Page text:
Blessings and Whoas, or On the Other Hand....

Blessings and Whoas, or On the Other Hand....

Blessed are you poor, Jesus tells us, for yours is the kingdom of God. And I can just imagine how that sounds to those who are financially on the edge—or worse, who have fallen off the edge completely—coming from an unimaginably wealthy monarch (not to mention, from a preacher who clearly hasn’t missed any meals). Blessed are the poor. And not only that, but woe betide the rich, because they have already received their consolation.

What does this mean? Is Jesus truly dismissing any possibility for those other than the poor—or the hungry, or the weeping, or the hated—to be blessed?

Image; James Tissot, “The Sermon on the Beatitudes,” Brooklyn Museum. Used courtesy of Wikimedia Commons.

Deep Water

Deep Water

What must be going through Simon’s head? What is he thinking? Let’s imagine, he’s heard Jesus at the synagogue, which means he also witnessed a healing there. And then he brought Jesus back to his home, where he witnessed Jesus healing, first, his mother-in-law, and then, all those people that were brought to him. It’s clear that the people, the anxious crowds with their desperate and their ill, can’t get enough of Jesus—his words and his healing touch. And now… Peter’s boat is a kind of floating pulpit for Jesus, and he’s teaching these enormous crowds, and the crowds keep growing.

Is Simon thinking, “This is great! This is so exciting!”? Or maybe, “Why do I keep running into this guy?” Or even, “What am I doing? What is happening to my life? This is getting out of hand…”

Or maybe some confusing combination of all of these?

Image: Deep Water. P. Raube, January 2019. All rights reserved.

Over A Cliff

Over A Cliff

In 1940 Thomas Wolfe published a novel about a young writer named George Webber, who, in his first published work, writes extensively about the place he grew up, the fictional town of Libya Hill. The problem is, the people in his hometown don’t like what he has written—they see it as a distorted version of the place they love, and so they start sending Webber nasty mail. Death threats. It’s almost as if they’d like to throw him off a cliff.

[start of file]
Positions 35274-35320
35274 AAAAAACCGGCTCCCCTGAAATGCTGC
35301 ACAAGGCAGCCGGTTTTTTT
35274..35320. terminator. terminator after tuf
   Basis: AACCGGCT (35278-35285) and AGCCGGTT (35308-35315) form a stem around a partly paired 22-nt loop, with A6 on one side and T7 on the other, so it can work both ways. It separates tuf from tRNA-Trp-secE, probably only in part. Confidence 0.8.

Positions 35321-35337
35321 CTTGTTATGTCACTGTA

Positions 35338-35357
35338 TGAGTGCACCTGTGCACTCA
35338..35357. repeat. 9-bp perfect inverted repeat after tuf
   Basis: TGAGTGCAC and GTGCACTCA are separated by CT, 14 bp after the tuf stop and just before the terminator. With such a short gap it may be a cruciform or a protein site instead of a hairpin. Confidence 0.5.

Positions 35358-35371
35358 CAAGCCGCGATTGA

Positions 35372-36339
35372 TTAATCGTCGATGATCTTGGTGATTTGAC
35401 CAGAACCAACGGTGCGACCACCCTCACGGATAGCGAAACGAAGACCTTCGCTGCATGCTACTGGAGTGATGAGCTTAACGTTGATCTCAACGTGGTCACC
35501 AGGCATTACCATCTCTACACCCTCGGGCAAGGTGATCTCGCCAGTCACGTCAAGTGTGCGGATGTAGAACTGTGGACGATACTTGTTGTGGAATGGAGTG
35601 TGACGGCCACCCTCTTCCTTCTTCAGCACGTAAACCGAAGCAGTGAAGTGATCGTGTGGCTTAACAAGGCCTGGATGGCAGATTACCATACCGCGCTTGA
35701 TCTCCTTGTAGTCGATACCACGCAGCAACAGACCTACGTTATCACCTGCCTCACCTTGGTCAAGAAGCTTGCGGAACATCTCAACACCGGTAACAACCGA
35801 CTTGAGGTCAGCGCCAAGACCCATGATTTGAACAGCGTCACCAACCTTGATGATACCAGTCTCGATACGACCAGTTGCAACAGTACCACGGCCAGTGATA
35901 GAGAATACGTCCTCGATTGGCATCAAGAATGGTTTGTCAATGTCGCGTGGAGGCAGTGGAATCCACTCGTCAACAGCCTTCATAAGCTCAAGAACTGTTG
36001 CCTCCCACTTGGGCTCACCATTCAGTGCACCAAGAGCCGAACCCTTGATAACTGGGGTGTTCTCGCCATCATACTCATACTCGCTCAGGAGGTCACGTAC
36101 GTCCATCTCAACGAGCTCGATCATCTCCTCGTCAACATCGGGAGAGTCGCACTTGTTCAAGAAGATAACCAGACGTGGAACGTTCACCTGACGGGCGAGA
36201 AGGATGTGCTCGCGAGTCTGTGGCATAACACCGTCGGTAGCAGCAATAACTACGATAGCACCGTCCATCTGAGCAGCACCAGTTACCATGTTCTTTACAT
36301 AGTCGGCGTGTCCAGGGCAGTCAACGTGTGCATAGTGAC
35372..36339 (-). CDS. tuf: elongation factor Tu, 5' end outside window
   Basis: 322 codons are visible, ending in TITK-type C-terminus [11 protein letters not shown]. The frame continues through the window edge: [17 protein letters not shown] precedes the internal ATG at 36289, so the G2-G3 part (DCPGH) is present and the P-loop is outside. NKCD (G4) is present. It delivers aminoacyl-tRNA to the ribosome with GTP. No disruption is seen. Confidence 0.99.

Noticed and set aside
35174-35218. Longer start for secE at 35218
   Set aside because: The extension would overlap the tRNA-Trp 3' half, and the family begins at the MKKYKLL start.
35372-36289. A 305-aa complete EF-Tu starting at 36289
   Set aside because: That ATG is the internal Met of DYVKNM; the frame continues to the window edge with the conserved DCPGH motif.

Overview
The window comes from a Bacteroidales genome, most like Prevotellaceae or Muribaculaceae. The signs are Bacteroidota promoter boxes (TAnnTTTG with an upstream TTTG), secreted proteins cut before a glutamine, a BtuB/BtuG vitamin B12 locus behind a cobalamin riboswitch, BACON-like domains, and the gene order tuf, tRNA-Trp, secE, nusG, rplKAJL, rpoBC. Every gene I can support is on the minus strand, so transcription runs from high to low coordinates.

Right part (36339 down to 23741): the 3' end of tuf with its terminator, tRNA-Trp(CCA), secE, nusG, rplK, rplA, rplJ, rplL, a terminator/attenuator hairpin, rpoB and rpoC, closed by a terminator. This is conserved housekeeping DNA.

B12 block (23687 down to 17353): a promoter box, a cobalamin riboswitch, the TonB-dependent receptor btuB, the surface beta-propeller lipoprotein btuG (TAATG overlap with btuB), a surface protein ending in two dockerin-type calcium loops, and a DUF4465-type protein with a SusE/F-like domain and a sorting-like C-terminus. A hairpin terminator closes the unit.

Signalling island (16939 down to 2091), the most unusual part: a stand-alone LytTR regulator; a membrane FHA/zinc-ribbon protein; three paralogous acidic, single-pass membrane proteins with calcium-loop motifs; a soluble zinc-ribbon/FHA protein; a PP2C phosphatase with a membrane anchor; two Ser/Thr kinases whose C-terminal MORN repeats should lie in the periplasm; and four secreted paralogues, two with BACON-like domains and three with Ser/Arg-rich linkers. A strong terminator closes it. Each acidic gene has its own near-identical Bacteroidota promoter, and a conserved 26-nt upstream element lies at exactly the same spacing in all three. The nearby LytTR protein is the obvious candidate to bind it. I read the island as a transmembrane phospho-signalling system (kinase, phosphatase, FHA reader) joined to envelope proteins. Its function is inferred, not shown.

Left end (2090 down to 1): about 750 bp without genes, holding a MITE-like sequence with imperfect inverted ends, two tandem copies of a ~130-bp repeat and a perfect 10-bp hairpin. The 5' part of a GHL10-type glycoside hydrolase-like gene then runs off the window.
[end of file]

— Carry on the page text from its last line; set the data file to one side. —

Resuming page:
The title of Wolfe’s novel? “You Can’t Go Home Again”…

Image: View From Mt. Arbel, Photograph by Jesse Davis of Kingston, Canada. Used by permission of Wikimedia Commons.

The Year of the Lord's Favor

The Year of the Lord's Favor

In a Presbyterian Church in 2019, when the preacher sits down, the sermon is over. In a synagogue in ancient Palestine, when the preacher sits down, the sermon is just about to begin. All we get today, is Jesus’ opening line: 

“Today this scripture has been fulfilled in your hearing” (Luke 4:21).

(Tune in next week for the rest of the sermon.) 

But… what an opening line!

Wondering and Wandering

Wondering and Wandering

God offers to ornery and ordinary humanity the gift of grace, undeserved. The gift of love, unqualified. The gift of forgiveness, unearned. The gift of affirmation that, though we’ve spent centuries pondering (and theologians have spilled rivers of ink theorizing) something we call “original sin,” we are slow to apprehend God’s original blessing—that we are created in love, unique, amazing, in God’s very image and likeness.

Welcomed With Love

Welcomed With Love

By any reasonable assessment of the situation, Mary becoming pregnant by anyone except Joseph is a pretty big problem for her. In fact, the law says that she should be stoned, she and the father, for this violation of the contract between her and Joseph. Let’s assume Mary believes the angel’s words. Let’s assume that she believes she can convince Joseph of what the angel revealed to her. These things still don’t entirely account for the words in this song. Words of victory over an enemy. Words that describe a world that is about to turn, with the powerful crashing down, and the powerless being raised up. What is she talking about?